The road to Social Innovation in Lebanon

The road to Social Innovation in Lebanon

What is Social Innovation? And how can it play a role in Mediterranean areas?

Social Innovation (SI) is a process or concept that has significant potential for rejuvenating rural Mediterranean areas. It can contribute to reversing land abandonment, increase competitiveness, secure jobs and re-establishing services in remote rural areas.

In Lebanon, the concept of SI ecosystems is just emerging as successful starting points at the beginning of the road. In time, it is hoped that the concept will be defined as a key part in the Lebanese policy.

“Current Lebanese laws don’t include social innovation as a defined state of social development”, said Bassam Al Kantar, a human rights and environmental activist in Lebanon. Public authorities have a key role to play in ensuring local development and community-based innovations will contribute to fulfilling the Social Development Goals (SDGs) through improving the social well-being of local communities.

Marginalized rural areas in Lebanon will benefit from the solutions to challenges that SI concepts will bring. SI is also set to re-invent the role of the rural areas and their capacity to innovate. However, SI in marginalized rural areas in Lebanon is still to be defined and contextualized within the Lebanese context.

Kantar affirmed that community-based SI is grounded in community needs and aims to achieve a positive change for the community and particularly its most vulnerable members. Any work within a specific community should consider its cultural values and base any intervention on them.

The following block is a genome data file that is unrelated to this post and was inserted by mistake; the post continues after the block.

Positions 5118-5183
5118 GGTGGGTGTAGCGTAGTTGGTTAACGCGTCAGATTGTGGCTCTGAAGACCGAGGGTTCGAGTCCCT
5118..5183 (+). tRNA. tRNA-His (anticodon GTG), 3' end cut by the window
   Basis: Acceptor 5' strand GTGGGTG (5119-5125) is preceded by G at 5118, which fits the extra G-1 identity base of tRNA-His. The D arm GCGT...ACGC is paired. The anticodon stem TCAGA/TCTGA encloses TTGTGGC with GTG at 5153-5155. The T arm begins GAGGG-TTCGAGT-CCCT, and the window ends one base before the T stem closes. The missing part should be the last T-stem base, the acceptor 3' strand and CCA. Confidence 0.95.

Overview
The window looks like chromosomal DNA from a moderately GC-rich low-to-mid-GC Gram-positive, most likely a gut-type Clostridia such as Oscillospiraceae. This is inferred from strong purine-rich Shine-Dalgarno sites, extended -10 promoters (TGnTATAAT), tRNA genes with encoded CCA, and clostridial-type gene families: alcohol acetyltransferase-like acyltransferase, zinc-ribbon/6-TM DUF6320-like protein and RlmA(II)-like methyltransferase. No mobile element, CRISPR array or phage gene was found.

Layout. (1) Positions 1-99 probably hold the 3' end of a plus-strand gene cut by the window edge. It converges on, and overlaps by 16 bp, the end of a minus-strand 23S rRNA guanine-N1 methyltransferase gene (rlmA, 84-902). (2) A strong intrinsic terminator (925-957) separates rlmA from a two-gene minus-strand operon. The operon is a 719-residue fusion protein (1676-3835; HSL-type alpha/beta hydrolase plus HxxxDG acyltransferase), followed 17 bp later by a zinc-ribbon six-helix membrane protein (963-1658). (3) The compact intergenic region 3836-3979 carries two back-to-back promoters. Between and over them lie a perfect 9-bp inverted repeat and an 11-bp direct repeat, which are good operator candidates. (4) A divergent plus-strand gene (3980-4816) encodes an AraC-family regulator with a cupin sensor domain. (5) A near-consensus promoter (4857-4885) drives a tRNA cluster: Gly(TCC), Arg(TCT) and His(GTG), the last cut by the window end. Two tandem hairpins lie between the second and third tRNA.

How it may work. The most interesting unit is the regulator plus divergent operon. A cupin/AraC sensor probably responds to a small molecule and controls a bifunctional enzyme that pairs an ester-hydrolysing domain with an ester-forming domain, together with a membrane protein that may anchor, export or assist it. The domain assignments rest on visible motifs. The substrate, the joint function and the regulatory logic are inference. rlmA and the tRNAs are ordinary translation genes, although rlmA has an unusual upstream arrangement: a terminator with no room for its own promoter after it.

From this, SI must be based on the unique values of each community and aim to preserve them. It is hoped that SI projects will mobilize the resources of the community for the greater benefit of its members.

To increase the capacity of SI in marginalized rural areas, we need to consider creating Social Innovation Observatory (SIO) to improve the adaptive capacity of SI projects.

By decentralizing funding opportunities, communities will be able to leverage the ability of SI to boost local economies of different sectors. At the micro level, we need to provide legal and financial mechanisms to institutionalize SI as a process of local development and social equity and wellness.

A legal framework is also vital in order to enable SI to benefit from access to finance and acquire tax incentives. In addition, SI should exist in the ecosystem place and be introduced in schools and universities.

Finally, and most importantly, we need to learn from international best practices, adapting the local context and increasing awareness on Social Innovation.

Based on the mentioned recommendations, we anticipate SI to be integrated into policy down the road and become a flagship for Lebanese rural sustainability in the future.

Blogpost by Jana Al Jawhary